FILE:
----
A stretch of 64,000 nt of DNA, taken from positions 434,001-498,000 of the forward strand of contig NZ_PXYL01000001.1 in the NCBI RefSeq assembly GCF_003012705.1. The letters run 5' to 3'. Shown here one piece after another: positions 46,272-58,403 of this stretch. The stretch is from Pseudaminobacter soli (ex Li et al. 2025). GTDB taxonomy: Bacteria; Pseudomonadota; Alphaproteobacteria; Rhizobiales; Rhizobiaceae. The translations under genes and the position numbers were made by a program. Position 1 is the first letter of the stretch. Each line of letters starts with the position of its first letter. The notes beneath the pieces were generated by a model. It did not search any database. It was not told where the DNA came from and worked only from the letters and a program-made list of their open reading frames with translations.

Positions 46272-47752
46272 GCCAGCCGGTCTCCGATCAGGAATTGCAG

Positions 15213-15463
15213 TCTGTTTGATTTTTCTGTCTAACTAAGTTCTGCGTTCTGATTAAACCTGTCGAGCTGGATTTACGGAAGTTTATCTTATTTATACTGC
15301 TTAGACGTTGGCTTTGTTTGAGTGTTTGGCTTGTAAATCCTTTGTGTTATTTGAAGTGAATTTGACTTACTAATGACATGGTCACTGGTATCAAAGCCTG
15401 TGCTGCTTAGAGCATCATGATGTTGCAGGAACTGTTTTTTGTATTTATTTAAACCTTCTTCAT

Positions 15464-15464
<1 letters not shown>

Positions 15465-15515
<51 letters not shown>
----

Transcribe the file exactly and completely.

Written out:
A stretch of 64,000 nt of DNA, taken from positions 434,001-498,000 of the forward strand of contig NZ_PXYL01000001.1 in the NCBI RefSeq assembly GCF_003012705.1. The letters run 5' to 3'. Shown here one piece after another: positions 46,272-58,403 of this stretch. The stretch is from Pseudaminobacter soli (ex Li et al. 2025). GTDB taxonomy: Bacteria; Pseudomonadota; Alphaproteobacteria; Rhizobiales; Rhizobiaceae. The translations under genes and the position numbers were made by a program. Position 1 is the first letter of the stretch. Each line of letters starts with the position of its first letter. The notes beneath the pieces were generated by a model. It did not search any database. It was not told where the DNA came from and worked only from the letters and a program-made list of their open reading frames with translations.

Positions 46272-47752
46272 GCCAGCCGGTCTCCGATCAGGAATTGCAG

Positions 15213-15463
15213 TCTGTTTGATTTTTCTGTCTAACTAAGTTCTGCGTTCTGATTAAACCTGTCGAGCTGGATTTACGGAAGTTTATCTTATTTATACTGC
15301 TTAGACGTTGGCTTTGTTTGAGTGTTTGGCTTGTAAATCCTTTGTGTTATTTGAAGTGAATTTGACTTACTAATGACATGGTCACTGGTATCAAAGCCTG
15401 TGCTGCTTAGAGCATCATGATGTTGCAGGAACTGTTTTTTGTATTTATTTAAACCTTCTTCAT

Positions 15464-15464
<1 letters not shown>

Positions 15465-15515
<51 letters not shown>